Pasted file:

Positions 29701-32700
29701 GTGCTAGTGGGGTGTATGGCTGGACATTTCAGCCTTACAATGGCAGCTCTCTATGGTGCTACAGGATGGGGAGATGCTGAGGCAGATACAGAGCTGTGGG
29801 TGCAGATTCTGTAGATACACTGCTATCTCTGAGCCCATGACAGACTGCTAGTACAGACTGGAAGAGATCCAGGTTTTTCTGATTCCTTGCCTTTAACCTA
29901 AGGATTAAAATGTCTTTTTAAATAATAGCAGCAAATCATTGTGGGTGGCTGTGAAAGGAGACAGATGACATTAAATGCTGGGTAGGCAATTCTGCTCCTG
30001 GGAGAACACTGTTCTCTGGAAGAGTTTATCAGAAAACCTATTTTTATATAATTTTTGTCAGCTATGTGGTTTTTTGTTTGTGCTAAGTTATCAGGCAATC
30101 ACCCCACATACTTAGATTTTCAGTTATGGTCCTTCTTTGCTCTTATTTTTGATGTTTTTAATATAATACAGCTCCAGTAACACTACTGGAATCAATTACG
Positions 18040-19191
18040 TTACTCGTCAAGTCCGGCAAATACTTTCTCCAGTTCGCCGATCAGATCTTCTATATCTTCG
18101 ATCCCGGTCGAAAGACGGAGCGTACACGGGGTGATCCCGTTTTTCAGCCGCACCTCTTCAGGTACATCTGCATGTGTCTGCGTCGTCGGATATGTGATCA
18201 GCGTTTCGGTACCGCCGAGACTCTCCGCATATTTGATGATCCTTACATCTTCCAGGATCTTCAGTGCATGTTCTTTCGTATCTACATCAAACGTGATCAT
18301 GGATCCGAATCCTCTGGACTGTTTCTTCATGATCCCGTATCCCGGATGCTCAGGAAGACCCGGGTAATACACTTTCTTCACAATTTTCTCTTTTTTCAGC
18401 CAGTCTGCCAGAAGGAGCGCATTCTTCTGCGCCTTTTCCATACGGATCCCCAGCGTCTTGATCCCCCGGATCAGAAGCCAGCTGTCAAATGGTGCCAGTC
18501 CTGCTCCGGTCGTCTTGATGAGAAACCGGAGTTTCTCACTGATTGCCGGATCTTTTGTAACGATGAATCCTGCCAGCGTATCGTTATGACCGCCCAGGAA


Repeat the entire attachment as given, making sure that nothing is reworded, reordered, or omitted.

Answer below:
Positions 29701-32700
29701 GTGCTAGTGGGGTGTATGGCTGGACATTTCAGCCTTACAATGGCAGCTCTCTATGGTGCTACAGGATGGGGAGATGCTGAGGCAGATACAGAGCTGTGGG
29801 TGCAGATTCTGTAGATACACTGCTATCTCTGAGCCCATGACAGACTGCTAGTACAGACTGGAAGAGATCCAGGTTTTTCTGATTCCTTGCCTTTAACCTA
29901 AGGATTAAAATGTCTTTTTAAATAATAGCAGCAAATCATTGTGGGTGGCTGTGAAAGGAGACAGATGACATTAAATGCTGGGTAGGCAATTCTGCTCCTG
30001 GGAGAACACTGTTCTCTGGAAGAGTTTATCAGAAAACCTATTTTTATATAATTTTTGTCAGCTATGTGGTTTTTTGTTTGTGCTAAGTTATCAGGCAATC
30101 ACCCCACATACTTAGATTTTCAGTTATGGTCCTTCTTTGCTCTTATTTTTGATGTTTTTAATATAATACAGCTCCAGTAACACTACTGGAATCAATTACG
Positions 18040-19191
18040 TTACTCGTCAAGTCCGGCAAATACTTTCTCCAGTTCGCCGATCAGATCTTCTATATCTTCG
18101 ATCCCGGTCGAAAGACGGAGCGTACACGGGGTGATCCCGTTTTTCAGCCGCACCTCTTCAGGTACATCTGCATGTGTCTGCGTCGTCGGATATGTGATCA
18201 GCGTTTCGGTACCGCCGAGACTCTCCGCATATTTGATGATCCTTACATCTTCCAGGATCTTCAGTGCATGTTCTTTCGTATCTACATCAAACGTGATCAT
18301 GGATCCGAATCCTCTGGACTGTTTCTTCATGATCCCGTATCCCGGATGCTCAGGAAGACCCGGGTAATACACTTTCTTCACAATTTTCTCTTTTTTCAGC
18401 CAGTCTGCCAGAAGGAGCGCATTCTTCTGCGCCTTTTCCATACGGATCCCCAGCGTCTTGATCCCCCGGATCAGAAGCCAGCTGTCAAATGGTGCCAGTC
18501 CTGCTCCGGTCGTCTTGATGAGAAACCGGAGTTTCTCACTGATTGCCGGATCTTTTGTAACGATGAATCCTGCCAGCGTATCGTTATGACCGCCCAGGAA